Can you imagine what this village girl, to whom the old Austro-Hungarian provincial capital of Ljubljana (it was Laibach then) would have seemed enormous, thought at the sight of New York?
Mitsa took a train south, ending up in a town called Thomas, West Virginia. She married a fellow Slovenian, a miner named Joe. They had 12 children, four daughters and eight sons. The oldest, a girl named Anna, died in an accident when she was five. The second oldest, my Aunt Freda, lived to be over eighty and was the only one of Mitsa’s children who could speak Slovenian. Of the others, my uncle Ed, who came later, could understand it. Mary Ann(my grandmother), Bob, Harry, Herman, William, Jake, Raymond, Rebecca and Phil were perfect little Yanks; it was English only among them in the small, crowded house. The oldest ones went to school during the Depression and came of age during the buildup to the war. Several of the boys went to war, and my grandmother and Aunt Freda were combat nurses.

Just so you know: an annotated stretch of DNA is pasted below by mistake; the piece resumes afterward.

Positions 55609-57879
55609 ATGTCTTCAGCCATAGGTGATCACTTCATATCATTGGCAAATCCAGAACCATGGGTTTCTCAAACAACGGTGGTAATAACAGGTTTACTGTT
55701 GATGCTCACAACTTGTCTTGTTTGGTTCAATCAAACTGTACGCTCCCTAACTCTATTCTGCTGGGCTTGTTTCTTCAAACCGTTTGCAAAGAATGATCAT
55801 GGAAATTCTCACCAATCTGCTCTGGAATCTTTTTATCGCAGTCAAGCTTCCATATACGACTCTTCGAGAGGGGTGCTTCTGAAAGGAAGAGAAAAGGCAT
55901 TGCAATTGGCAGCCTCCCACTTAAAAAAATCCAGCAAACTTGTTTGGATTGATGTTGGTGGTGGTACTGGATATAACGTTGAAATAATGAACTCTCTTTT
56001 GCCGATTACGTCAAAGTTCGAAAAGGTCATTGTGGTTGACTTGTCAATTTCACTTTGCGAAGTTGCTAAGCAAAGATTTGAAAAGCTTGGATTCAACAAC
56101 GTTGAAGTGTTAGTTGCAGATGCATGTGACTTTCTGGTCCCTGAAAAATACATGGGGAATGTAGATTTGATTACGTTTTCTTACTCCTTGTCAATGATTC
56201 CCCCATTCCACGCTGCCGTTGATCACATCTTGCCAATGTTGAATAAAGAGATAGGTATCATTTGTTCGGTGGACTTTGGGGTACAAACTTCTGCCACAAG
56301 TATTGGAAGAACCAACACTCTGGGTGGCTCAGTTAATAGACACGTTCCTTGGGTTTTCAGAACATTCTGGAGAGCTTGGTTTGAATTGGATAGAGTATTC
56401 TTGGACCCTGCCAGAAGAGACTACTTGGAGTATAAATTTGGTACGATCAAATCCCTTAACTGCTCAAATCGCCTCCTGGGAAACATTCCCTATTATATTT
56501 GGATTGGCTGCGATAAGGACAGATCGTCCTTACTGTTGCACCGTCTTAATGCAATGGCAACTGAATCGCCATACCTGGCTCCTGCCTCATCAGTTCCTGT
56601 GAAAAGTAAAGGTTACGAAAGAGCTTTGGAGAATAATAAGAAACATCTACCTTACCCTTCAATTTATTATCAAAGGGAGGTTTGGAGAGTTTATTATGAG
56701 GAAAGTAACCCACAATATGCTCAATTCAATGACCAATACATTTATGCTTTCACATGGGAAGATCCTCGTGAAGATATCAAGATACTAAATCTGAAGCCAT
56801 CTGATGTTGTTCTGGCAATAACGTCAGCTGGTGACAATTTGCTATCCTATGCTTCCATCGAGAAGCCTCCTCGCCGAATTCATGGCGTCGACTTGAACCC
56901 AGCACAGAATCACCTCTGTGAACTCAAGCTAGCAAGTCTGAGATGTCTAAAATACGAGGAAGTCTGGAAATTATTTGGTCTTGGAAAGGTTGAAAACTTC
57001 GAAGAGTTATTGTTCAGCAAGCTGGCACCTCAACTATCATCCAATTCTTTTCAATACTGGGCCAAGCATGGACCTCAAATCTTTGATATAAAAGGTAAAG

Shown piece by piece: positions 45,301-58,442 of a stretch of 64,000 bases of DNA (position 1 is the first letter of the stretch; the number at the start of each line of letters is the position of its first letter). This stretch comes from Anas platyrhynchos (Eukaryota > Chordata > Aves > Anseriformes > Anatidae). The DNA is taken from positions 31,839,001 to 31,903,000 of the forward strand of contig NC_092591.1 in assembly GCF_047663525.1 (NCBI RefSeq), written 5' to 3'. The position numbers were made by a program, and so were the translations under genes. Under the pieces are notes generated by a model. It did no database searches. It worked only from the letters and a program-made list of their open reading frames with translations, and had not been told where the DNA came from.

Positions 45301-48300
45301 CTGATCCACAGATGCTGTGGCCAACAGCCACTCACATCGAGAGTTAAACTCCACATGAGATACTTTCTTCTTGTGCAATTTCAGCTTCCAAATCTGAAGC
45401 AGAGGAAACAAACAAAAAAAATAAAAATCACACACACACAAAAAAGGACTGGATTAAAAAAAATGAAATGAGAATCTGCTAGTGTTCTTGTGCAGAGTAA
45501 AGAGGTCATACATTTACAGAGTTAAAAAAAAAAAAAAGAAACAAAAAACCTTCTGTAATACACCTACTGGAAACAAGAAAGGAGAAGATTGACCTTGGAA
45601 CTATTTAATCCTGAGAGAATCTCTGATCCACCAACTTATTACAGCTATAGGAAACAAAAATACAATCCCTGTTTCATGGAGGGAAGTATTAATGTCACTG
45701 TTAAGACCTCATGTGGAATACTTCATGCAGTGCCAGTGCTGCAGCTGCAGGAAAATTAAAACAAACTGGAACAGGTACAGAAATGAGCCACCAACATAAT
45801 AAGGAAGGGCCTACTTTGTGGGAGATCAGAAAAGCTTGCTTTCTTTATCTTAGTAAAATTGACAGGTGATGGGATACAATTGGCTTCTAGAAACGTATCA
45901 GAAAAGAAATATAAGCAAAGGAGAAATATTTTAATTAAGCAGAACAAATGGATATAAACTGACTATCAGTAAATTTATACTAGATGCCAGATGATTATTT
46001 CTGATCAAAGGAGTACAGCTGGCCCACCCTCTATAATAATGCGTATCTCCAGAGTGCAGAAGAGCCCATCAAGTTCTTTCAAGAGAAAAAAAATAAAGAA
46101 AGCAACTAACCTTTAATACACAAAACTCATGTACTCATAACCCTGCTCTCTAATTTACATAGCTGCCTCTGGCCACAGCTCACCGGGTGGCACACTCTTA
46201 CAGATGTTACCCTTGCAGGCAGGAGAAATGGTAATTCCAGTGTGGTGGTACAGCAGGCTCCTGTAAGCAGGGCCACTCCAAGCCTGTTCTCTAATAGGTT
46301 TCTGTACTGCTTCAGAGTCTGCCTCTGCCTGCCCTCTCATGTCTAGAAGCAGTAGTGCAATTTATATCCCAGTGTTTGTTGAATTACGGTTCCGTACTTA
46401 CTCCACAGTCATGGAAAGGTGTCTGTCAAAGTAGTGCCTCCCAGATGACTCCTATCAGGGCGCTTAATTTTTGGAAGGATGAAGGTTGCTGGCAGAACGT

Of Mitsa’s children, nine survived to adulthood and five had children of their own. It goes without saying that the grandchildren, including my mother Mary Michel, spoke no Slovenian. For them, Mitsa was remote, an elegant, standoffish elderly woman who didn’t say much, likely embarrassed by her thick Slovenian accent.
What, after all this time, had happened to the “little girls” Lojska and Anna? They lived through the first war, went to school during the short-lived Yugoslav monarchy, and rode out the second war, although the town cemetery grew crowded with stones bearing the haunting inscription “pogr.” (pogrom, massacre). Anna and Lojska married and had children of their own, raising them in Communist Yugoslavia. Lojska married a village stonecarver and had two sons, who became village stonecarvers themselves. The younger one, Anton (called Tone or Tonček), married Nada, a charismatic, dark-haired trade union secretary who was later to become a member of the first Parliament of post-Communist Slovenia. But we’re getting just slightly ahead of ourselves.